This blog is a humble contribution towards increasing awareness about problems being faced wrt Tiger Conservation in India. With the Tiger fast disappearing from the radar and most of us looking the other way the day is not far when the eco system that supports and nourishes us collapses. Citizen voice is an important tool that can prevent the disaster from happening and this is an attempt at channelising the voice of concerned nature lovers.
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Friday, February 8, 2013
Did forest officials’ folly lead to Wayanad tiger attack?
By Amit Bhattacharya, TNN | Feb 8, 2013, 03.03 AM IST
NEW DELHI: A tigress captured on Sunday amid high drama in Wayanad district of Kerala, after it had injured five persons, has been found to be the same animal that was trapped by forest officials outside Karnataka's Nagarahole National Park last November and released without being radio-collared that very day in the adjoining Bandipur Tiger Reserve.
The tigress was identified by the Bangalore-based Centre for Wildlife Studies, which matched pictures of the animal taken during the two captures using a pattern-matching software. From its database of camera-trap images, CWS also identified the animal as NHT-289 — an original resident of Nagarahole forests.
The incident again highlights the dangers of releasing a captured big cat back in the wild without scientifically examining its condition and radio-collaring it to ensure that the animal is quickly captured if it starts lifting cattle or attacking humans.
Quite often, forest officials trap a tiger or leopard under political pressure after incidents of cattle-lifting in an area, and release it some distance away, said K Ullas Karanth, director of CWS.
"It's like transferring a problem to someone else's backyard. In the past, two captured leopards returned to the wild have gone on to kill people," Karanth said.
Last week, the National Tiger Conservation Authority released a standard operating procedure for state forest officials in dealing with tigers that stray into human settlements. It too says a tranquilized tiger should be radio collared before being released in the wild.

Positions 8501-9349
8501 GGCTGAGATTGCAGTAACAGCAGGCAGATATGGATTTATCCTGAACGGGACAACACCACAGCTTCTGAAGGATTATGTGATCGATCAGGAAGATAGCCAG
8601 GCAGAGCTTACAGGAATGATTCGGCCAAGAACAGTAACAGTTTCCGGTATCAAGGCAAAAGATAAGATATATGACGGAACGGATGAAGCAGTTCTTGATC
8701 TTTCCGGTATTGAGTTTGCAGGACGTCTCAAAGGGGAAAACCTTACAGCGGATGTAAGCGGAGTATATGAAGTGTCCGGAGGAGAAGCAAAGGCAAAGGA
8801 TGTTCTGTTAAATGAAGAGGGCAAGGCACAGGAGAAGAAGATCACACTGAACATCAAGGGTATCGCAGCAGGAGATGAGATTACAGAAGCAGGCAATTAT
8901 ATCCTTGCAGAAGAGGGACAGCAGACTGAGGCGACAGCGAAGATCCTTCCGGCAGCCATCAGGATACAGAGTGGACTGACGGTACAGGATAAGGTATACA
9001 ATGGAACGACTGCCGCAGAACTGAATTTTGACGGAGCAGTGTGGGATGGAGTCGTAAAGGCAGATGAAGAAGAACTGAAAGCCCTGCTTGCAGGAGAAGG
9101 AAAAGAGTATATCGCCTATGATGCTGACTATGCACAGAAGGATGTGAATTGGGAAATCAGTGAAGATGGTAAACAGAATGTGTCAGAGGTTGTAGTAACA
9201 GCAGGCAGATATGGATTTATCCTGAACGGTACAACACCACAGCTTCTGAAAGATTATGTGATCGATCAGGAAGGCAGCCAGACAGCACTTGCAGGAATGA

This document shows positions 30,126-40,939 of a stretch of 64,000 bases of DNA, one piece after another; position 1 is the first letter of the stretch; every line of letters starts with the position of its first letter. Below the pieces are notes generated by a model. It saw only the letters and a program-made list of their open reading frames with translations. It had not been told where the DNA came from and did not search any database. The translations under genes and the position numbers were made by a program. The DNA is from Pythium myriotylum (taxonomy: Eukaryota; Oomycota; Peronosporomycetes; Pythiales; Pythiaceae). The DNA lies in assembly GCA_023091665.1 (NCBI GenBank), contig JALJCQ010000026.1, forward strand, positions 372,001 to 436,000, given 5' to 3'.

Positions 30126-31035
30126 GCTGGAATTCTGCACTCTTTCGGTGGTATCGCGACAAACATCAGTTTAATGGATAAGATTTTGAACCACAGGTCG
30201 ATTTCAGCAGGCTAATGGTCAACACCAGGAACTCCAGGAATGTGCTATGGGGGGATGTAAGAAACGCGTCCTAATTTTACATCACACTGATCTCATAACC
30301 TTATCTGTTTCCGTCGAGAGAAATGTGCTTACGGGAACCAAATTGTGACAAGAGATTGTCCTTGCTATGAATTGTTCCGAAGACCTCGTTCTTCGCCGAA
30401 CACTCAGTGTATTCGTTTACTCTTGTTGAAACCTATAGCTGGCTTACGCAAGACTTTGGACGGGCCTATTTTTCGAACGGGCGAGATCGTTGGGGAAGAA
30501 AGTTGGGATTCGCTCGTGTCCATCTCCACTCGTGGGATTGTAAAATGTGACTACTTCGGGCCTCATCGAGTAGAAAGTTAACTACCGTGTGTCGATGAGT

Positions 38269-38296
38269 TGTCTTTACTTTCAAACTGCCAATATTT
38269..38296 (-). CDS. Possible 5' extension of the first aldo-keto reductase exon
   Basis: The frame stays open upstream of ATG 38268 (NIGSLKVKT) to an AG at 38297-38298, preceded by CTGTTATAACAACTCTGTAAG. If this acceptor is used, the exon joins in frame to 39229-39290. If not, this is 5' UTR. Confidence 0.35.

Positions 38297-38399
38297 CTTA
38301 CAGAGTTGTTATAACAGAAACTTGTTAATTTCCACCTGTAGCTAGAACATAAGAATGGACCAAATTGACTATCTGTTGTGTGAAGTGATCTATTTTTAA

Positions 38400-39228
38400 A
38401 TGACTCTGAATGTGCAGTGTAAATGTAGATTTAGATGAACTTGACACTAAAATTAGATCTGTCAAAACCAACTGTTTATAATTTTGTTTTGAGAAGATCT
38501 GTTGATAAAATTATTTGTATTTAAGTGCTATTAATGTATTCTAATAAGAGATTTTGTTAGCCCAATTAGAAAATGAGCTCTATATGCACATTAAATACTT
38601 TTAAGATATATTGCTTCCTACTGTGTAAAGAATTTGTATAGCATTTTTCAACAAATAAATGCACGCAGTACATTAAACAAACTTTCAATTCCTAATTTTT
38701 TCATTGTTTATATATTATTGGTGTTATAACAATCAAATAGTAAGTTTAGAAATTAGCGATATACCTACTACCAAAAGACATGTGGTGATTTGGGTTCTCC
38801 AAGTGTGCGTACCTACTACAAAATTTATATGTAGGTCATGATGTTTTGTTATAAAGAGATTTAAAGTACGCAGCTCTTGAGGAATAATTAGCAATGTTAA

According to media reports, Karnataka forest officials used a box trap to capture the tigress — now identified as NHT-289 —from Nalkeri village outside the western boundary of Nagarahole NP on November 23. This was after villagers protested against two instances of cattle killing in the area.
Forest department vets reportedly estimated the animal's age at three-four years. It was released the same evening at Hidgalpanchi in Bandipur. As CWS's analysis later showed, the tiger was at least seven years old and was first photographed in 2007.
CWS suspects that a tiger that was mobbed in Kattayad village near Sulthan Batheri town in Kerala's Wayanad district, and thereafter seriously mauled a person, was NHT-289. This location is 19km from the site where NHT-289 was released.
According to media reports, last Saturday (February 2), a tigress "attacked" five persons in separate incidents as well as killed cattle near Vadachirakunnu Colony on the fringes of the Wayanad wildlife range.
Around 8am the next day, the animal was seen in a coffee plantation. A people surrounded the tigress, it attacked a 14 year old girl in the crowd. It attacked four more persons before being darted and sent to the Thrissur zoo.